What they seek, ultimately, is a system with total personal responsibility for all needs, where you’re on your own for everything, with personal savings accounts and no hope of help from government. In their dream world, government would not have any obligation to citizens other than to provide for the national defense, to ensure the rule of law, and to police people to keep social order, which will become more and more of a challenge as this radical inequality develops.

The period that’s closest to what this cause wants is the late 19th century, what is often called the Gilded Age. So if you think about 1900 with, again, the inability of people to secure reforms even though they were desperately wanted; the inability of workers to organize into unions and wield collective power so we had rolling civil wars between capital and labor; and the oppression that went on in the South that was upheld by the Supreme Court under the doctrine of states rights— those are the kinds of constitutional rules they’re talking about as liberty.

What might be solutions?

The most important takeaway from my research is that this is a movement that is self-consciously a minority cause: they know that they will never persuade the majority, never win agreement if they tell the truth, so they’re operating by stealth. The fact that they fear the majority getting on to what they’re doing is a potentially colossal source of strength, I believe. Thus, the most pressing task of people who don’t like what is happening, who think it is wrong, is to patiently inform that majority and organize to activate that majority to protect and renew our democracy. Given how quickly this Koch agenda is being pushed through in the Trump era and how much money the donor network is investing, we don’t have time to waste. It’s an all-hands-on-deck emergency for those who believe in government of the people, by the people, and for the people.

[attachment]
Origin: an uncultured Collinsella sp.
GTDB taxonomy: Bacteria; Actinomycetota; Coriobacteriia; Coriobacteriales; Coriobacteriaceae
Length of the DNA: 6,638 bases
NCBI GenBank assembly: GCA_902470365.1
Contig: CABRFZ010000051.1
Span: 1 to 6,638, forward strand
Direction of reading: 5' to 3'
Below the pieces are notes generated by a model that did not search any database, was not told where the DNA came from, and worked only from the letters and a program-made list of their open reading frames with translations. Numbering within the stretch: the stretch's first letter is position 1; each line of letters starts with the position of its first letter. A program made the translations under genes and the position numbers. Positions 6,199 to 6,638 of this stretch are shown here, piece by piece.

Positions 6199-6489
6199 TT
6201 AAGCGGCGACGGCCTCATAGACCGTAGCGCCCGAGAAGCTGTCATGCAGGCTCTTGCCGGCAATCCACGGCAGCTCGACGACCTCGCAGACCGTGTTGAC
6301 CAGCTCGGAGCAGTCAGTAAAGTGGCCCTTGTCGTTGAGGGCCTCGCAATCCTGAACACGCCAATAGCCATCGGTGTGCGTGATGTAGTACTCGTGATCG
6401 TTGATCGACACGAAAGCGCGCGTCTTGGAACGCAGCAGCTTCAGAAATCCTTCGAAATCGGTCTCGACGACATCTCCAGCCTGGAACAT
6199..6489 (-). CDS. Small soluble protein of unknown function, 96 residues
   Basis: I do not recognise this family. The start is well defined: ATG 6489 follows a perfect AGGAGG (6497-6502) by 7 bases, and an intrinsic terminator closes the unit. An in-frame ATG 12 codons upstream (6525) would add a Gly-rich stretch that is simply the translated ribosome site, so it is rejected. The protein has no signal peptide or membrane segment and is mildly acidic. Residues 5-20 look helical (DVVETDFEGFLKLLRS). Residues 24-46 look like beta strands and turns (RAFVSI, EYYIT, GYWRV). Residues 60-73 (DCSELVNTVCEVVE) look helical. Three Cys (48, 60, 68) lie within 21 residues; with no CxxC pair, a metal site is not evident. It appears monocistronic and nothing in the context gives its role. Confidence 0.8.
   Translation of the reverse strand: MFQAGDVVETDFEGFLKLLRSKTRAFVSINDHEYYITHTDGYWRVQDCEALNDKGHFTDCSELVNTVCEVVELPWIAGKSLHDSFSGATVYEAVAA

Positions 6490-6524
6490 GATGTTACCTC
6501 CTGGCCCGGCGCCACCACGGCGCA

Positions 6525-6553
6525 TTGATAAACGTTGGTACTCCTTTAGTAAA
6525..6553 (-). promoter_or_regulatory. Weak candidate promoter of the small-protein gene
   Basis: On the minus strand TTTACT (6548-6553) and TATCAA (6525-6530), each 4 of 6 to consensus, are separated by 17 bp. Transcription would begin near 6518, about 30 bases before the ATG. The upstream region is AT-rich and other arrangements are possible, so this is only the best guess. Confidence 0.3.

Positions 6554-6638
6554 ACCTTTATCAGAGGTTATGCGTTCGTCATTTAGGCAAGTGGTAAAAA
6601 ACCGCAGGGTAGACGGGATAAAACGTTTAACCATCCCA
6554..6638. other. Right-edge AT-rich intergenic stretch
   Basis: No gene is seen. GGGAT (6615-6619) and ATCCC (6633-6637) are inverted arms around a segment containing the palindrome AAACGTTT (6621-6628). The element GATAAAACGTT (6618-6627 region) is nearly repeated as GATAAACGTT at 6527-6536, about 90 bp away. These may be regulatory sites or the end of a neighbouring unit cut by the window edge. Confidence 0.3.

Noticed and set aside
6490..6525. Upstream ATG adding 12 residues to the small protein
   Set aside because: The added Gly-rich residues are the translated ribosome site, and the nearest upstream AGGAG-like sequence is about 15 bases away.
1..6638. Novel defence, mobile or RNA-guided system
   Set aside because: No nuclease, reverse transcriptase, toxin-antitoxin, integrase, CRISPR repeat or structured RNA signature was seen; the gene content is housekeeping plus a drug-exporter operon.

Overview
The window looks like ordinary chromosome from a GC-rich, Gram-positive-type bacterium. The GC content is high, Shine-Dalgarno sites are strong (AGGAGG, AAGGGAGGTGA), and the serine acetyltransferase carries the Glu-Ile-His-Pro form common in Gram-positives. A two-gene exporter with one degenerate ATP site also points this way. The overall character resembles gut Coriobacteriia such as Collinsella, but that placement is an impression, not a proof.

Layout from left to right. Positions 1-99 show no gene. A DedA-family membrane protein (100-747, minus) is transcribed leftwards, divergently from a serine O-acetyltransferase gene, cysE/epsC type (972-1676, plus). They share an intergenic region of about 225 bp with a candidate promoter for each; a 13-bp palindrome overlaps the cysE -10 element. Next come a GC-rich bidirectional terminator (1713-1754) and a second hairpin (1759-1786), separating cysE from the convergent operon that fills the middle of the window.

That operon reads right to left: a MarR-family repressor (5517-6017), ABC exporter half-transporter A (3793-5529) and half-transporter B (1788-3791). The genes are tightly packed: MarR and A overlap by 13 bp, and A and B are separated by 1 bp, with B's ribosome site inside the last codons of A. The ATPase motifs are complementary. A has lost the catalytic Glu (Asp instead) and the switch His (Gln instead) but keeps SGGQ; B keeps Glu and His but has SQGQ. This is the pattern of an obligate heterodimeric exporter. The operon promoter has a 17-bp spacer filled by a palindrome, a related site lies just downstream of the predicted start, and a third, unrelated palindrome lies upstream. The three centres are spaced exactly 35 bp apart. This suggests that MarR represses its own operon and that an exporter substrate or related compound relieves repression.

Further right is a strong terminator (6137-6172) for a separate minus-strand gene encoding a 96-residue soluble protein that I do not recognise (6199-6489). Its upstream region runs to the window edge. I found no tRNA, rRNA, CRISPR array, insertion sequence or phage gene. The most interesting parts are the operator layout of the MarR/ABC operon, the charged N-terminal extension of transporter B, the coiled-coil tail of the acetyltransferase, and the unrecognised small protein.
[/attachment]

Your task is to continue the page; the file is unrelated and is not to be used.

Photo credit: AP Images/Evan Agostini/Invision